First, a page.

Misc on June 4, 2012
The UK government’s climate policy is undergoing a slow sacrifice at the alter of commercial interests.
Today’s revelations that the UK government has been secretly doing the bidding of the “Big Six Energy Companies” by arguing against action on energy efficiency and renewable energy at the EU level is just the latest in a long string of evidence that our government is prepared to pander to the whims of business rather than protect our common future. [Update: on June 14 The Guardian reported that the UK government was successful in watering down EU energy efficiency targets].
The recent publication of the Draft Energy Bill appears to light a flame underneath the UK’s hard-fought for Climate Change Act by advocating pointlessly weak standards for the efficiency of new electricity generating plants. Even worse, the bill gives a get out clause for new coal plants as long as companies say they might capture and store some (unspecified amount) of their carbon emissions, somewhere, somehow at some unspecified point in the future.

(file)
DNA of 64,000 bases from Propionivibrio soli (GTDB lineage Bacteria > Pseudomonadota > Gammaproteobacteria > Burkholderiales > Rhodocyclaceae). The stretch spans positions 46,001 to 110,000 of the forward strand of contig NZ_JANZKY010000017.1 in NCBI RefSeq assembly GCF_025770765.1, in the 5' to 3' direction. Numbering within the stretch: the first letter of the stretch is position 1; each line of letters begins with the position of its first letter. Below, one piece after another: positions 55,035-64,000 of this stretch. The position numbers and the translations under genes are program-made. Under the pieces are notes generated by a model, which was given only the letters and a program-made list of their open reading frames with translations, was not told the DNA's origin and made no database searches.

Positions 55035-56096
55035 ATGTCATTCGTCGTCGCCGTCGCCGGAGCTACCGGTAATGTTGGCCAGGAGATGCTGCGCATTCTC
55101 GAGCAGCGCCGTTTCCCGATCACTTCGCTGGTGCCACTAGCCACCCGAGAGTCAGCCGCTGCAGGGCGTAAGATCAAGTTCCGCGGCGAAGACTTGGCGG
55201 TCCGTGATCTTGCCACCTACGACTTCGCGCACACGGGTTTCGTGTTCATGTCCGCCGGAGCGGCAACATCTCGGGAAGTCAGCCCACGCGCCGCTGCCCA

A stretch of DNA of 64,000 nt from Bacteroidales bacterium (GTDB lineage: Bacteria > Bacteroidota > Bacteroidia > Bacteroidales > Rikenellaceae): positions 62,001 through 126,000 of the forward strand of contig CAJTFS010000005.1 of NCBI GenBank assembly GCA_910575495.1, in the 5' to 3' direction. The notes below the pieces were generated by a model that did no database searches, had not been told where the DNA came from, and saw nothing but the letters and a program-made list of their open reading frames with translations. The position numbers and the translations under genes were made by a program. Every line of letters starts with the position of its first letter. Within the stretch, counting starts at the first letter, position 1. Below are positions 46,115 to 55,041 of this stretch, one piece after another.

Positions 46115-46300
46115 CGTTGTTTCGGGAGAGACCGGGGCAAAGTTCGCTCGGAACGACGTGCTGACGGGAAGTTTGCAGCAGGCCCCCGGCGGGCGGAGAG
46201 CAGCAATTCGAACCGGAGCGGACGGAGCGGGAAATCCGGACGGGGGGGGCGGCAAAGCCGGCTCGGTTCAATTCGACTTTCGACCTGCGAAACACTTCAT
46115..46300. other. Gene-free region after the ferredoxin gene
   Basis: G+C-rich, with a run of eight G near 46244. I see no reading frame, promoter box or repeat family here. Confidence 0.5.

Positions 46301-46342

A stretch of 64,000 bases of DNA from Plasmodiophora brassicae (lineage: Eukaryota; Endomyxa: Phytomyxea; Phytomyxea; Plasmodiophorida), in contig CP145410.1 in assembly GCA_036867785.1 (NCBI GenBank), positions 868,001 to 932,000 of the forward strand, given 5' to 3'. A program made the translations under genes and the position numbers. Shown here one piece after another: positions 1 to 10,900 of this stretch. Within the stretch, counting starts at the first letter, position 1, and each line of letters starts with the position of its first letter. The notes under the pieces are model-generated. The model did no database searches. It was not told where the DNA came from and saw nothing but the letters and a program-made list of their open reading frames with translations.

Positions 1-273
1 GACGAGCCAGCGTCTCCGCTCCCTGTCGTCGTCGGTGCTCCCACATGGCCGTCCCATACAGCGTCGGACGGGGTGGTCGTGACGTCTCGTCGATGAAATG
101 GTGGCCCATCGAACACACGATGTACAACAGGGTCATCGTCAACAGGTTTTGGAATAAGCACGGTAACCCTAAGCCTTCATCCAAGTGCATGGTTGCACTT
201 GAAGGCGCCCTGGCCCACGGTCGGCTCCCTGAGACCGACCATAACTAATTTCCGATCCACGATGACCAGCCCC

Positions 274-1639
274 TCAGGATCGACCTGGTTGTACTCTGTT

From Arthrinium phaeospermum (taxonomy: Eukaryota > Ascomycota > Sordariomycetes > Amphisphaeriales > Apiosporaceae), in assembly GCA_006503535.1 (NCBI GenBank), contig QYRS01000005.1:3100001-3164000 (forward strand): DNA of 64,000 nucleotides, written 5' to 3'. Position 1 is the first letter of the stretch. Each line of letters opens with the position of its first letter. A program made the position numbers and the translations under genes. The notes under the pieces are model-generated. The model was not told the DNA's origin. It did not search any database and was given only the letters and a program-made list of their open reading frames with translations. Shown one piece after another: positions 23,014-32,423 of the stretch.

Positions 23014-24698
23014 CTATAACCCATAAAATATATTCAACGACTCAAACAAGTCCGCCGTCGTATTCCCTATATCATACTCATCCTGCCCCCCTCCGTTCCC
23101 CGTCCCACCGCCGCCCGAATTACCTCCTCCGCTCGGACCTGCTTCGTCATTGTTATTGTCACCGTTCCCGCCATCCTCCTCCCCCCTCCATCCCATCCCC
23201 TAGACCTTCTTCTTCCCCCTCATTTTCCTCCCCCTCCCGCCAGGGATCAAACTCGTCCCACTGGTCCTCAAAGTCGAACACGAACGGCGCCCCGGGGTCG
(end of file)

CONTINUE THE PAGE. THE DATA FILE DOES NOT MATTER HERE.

The draft energy bill came days after the Independent on Sunday printed a frank assessment of the government’s environmental record. That article alone provided sufficient evidence that the “greenest government ever” aspiration had been dumped in the coalition’s post-election policy bin. Key points:
- Lack of leadership from Prime Minister on environmental issues
- Treasury blind to potential green shoots of growth
- Lack of urgency and ambition in relation to the Green Investment Bank
- A £3bn tax break in March to help oil firms drill new deep wells off the north of Scotland
- Weak, mixed signals to fledgling renewables industry and investors
- Attempt to privatise forests
- Possible reversal of commitment not to expand Heathrow airport
Today’s revelations start to fill in the wider picture of the UK’s influence on climate policy beyond the domestic arena, adding to what we already know, for example, about the UK’s indefensible support of the Canadian government in its promotion of oil from the tar sands in Europe.